On March 2nd of this year, the Tel Aviv Stock Exchange inaugurated its biomedical companies index, which features 26 firms whose primary business is life science research and development, biotechnology, pharmaceuticals or medical devices.

The companies on the index all have a market cap of at least NIS 50 million and at least 20% of their shares are held by the public.

Conspicuously absent from the index are pharma giants Teva and Perrigo. At the TASE, this is explained as an effort to create an index that will represent the Israeli biotechnology sector, which means the high-tech piece of the pharmaceutical industry.

Teva and Perrigo are large and established and their inclusion could be detrimental to the goal of the index, they said.

At this point, it's impossible to "invest in the index" as no one has issued exchange traded notes tracking the Biomed index. The stock exchange isn't issuing approvals for the notes because it wants to give the index a trial period of three months to see how it functions.

If the enthusiasm for biomed stocks continues in the coming months, it seems likely that any notes or exchange traded fund based on the index would see success.

Drug companies can be divided into two groups: generic firms that copy existing drugs and the so-called "ethical" firms, which develop drugs. The ethical firms operate in a much riskier market at the beginning, as they must invest large amounts of money over many years to develop a drug. Sometimes 14 years can pass before a new drug project actually comes to fruition and receives approval for sale.

During the development phase, the company burns money and investors don't see any fruits of their investment. A company that manages to invent a new drug and defend it with a patent can achieve tremendous financial success, however, on the condition of course that it has developed a drug that will be widely sold, such as Viagra. Others can achieve success even if the number of the consumers of the drug is limited.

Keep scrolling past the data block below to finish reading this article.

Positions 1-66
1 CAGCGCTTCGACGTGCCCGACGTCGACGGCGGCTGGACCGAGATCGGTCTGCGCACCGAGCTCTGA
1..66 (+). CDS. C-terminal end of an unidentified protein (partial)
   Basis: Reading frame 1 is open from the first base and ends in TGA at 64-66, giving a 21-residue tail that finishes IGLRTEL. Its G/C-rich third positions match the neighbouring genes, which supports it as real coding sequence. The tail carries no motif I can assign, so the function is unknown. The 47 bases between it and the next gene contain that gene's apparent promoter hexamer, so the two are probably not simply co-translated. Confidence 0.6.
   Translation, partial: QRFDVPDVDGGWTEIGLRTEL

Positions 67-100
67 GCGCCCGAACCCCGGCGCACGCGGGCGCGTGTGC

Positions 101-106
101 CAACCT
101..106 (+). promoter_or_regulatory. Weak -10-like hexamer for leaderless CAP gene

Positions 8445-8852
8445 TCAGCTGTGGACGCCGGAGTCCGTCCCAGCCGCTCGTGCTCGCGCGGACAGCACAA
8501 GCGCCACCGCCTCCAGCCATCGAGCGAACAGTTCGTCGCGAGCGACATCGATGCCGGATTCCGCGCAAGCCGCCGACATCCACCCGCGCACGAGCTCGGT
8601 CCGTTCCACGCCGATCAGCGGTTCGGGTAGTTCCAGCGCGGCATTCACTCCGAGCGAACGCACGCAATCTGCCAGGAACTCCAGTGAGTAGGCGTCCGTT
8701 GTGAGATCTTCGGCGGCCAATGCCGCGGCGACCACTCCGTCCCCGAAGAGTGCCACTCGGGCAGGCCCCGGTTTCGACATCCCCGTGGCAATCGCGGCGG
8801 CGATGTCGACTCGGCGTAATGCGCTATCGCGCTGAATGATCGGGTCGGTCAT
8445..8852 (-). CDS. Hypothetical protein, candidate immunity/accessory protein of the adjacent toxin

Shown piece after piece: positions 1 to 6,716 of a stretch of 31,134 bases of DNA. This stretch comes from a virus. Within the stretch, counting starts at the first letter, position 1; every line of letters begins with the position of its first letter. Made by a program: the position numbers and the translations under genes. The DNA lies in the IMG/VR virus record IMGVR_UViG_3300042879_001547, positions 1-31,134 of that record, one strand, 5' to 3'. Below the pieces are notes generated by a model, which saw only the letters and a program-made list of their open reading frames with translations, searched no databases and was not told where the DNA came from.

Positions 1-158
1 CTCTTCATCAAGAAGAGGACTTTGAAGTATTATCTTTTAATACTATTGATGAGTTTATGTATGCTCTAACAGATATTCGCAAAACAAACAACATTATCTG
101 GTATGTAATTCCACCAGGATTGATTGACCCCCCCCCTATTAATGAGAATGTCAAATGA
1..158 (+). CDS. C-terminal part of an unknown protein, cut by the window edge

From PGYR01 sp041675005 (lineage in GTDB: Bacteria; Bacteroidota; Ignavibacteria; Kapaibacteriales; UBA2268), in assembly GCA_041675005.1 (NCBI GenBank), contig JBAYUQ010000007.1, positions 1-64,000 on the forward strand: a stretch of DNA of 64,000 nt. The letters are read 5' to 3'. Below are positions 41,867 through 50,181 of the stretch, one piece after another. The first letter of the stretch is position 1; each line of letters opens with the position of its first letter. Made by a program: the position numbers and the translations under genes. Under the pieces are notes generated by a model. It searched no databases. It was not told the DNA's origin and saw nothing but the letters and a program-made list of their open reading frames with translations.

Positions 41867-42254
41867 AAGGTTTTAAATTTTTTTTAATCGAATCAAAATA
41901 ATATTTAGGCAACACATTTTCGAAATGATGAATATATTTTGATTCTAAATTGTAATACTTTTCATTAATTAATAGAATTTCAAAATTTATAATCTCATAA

Dreams of success are the engine that motivates many companies to invest large quantities of resources and capital - a dynamic that recalls oil exploration.

"It's the toughest field that I have followed," says Ori Hershkovitz, a global health care fund analyst for the Sphere group. "I've been working in the field for more than a few years, surrounded by consultants with doctorates, and I consult with doctors around the country, and nonetheless, I don't have tools at my fingertips to analyze biomed firms. Every firm is different, and the method of analysis that works with one firm fails with another firm. God help the person who starts trading and investing without understanding."

The sick along with the healthy?

The new Biomed index and expectations of exchange traded notes prompt the question as to how it's best to invest in the life science field. On one hand, buying the entire index is similar to the activity of a venture capital fund. The fund invests in several firms on the assumption that a few of them will achieve a breakthrough and generate profits that will cover the cost of the investments in the companies that fail. However, there are those who oppose such an approach and think investing in biomed firms should be done only after research to separate the wheat from the chaff.